The Philosophy of Beauty


Beauty is the idea of what is pleasing or attractive, usually expressed in terms of visual objects. Some examples of beauty include paintings, landscapes, sculptures, and music.

The question of what makes something beautiful is an ongoing topic in philosophy. Some philosophers believe that it is a matter of integrity or perfection, while others argue that it is about harmony or proportion.

Until the eighteenth century, most philosophical accounts of beauty treated it as an objective quality. They located it either in the beautiful object itself or in its qualities, or they regarded it as an aspect of a person’s response to certain things.

Aristotle and Plato were the most prominent representatives of this tradition. Their accounts, such as the ones in the Symposium and the Enneads, connect beauty to a response of love and desire; but they locate it also in the Forms, in what Plato called “the definiteness of an object’s shape” (Symposium, XVII, 5).

Another important aspect of classical aesthetics was the emphasis on ratio. Euclid’s treatise on the ‘golden ratio’, for example, influenced the creation of many beautiful art pieces in the classical world. The statue of Polykleitos known as the ‘Canon,’ for instance, was sculpted to display the symmetriae that had been established in the treatise.

Some other philosophers also focused on beauty as a way to describe the relationships between parts, sometimes using mathematical ratios. The ‘golden section,’ for example, is a ratio that can be calculated by taking the length of a line and dividing it by its width.

Plotinus, for his part, conceives beauty as a matter of what he calls “formedness”: a definite shape characteristic of the kind of thing an object is. This was especially true in his view of art, which he saw as a matter of displaying ‘the definiteness of an object’s form’ (Elements of Art, XI, 57).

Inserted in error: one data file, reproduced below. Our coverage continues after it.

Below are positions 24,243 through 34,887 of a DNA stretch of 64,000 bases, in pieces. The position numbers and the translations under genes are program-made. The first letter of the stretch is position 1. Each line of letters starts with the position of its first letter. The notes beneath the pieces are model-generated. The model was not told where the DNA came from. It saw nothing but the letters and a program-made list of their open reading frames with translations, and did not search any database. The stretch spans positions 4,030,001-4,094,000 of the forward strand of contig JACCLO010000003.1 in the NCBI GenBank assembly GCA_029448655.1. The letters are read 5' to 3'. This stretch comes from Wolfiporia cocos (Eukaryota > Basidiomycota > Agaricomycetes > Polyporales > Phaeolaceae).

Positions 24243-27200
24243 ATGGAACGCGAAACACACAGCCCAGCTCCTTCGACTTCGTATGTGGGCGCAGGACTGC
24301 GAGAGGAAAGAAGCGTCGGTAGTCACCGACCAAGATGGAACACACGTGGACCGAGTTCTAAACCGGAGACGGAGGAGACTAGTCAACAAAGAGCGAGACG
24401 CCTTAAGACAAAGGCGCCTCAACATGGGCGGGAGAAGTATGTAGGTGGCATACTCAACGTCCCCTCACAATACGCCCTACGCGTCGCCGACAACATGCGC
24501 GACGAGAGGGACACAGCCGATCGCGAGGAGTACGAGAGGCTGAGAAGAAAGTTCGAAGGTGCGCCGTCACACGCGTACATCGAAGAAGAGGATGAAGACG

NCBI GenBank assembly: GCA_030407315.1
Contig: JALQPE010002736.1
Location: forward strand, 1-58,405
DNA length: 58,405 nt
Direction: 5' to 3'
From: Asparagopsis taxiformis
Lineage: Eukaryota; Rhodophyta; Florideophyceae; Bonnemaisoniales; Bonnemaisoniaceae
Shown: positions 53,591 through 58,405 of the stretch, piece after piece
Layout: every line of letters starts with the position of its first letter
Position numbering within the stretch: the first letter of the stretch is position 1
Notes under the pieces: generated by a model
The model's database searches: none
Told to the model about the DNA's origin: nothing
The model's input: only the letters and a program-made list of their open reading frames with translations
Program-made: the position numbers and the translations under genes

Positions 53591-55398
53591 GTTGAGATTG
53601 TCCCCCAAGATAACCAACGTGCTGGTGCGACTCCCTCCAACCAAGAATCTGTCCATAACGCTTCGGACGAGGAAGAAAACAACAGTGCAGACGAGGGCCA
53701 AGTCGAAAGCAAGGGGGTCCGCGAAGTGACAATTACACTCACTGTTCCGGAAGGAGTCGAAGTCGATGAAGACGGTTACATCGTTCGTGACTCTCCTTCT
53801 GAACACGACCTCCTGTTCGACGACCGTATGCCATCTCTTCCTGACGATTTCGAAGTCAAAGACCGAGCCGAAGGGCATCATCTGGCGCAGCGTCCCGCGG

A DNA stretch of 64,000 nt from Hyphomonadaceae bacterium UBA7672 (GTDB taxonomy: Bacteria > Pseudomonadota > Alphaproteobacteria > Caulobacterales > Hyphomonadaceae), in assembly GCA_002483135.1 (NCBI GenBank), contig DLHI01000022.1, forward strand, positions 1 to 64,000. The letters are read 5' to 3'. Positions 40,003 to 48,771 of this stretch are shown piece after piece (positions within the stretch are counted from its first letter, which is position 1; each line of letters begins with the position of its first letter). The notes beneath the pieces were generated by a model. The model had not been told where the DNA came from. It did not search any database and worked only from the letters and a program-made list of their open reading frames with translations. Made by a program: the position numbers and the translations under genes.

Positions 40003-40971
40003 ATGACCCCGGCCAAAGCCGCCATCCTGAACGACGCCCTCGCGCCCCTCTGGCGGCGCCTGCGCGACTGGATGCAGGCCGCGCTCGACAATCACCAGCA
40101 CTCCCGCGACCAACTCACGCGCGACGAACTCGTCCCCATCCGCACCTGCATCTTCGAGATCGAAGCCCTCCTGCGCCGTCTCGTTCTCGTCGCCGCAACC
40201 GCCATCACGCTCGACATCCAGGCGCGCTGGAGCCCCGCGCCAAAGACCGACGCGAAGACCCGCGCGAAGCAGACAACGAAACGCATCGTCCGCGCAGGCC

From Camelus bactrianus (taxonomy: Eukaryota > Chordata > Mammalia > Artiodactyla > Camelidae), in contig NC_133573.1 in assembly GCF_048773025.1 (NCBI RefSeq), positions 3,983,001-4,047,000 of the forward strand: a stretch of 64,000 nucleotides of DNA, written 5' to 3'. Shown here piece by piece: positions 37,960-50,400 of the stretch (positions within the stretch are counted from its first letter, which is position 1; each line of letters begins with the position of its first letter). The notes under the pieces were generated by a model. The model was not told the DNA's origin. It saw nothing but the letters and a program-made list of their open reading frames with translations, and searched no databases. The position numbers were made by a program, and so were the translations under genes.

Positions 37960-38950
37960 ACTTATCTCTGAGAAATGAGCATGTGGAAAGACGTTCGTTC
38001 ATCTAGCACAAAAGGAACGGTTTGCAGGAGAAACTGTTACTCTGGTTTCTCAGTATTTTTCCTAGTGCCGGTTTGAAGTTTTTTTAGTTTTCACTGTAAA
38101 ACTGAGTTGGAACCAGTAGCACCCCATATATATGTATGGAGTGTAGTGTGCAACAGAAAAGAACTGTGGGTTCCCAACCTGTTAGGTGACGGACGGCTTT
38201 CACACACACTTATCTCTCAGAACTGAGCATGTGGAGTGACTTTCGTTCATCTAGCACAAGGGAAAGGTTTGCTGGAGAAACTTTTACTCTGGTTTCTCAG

In the eighteenth and nineteenth centuries, some philosophers began to see beauty in a more subjective light, as a result of an empiricist turn to understanding the senses. In particular, Locke, in his distinction between primary and secondary qualities, argued that color, for example, could be seen as a ‘phantasm of the mind’ and as a product of perceivers’ individual experiences, rather than a phenomenon rooted in external reality.

A similar approach to beauty was taken by Santayana, who characterized it as ‘objectified pleasure’: the judgment of an object that it is beautiful responds to a particular type of pleasure, but that pleasure is attributed to the object itself, as though the object itself had subjective states.

Kant, however, reformulated this approach as a “subjective universal”: he argues that beauty is a universal phenomenon that cannot be restricted to any specific culture. This was a shift from the ‘objective’ to the’subjective’ account that had been dominant until this time, and which has had a powerful impact on aesthetic thinking.

Throughout the twentieth century, beauty was often recast in terms of social justice: its association with pleasure and with femininity became problematic in the context of discrimination, war and genocide. It was also the subject of a vigorous debate between modernist and postmodernists. The latter were suspicious of its ability to pacify or conceal political realities, while the former sought to dismantle and challenge it.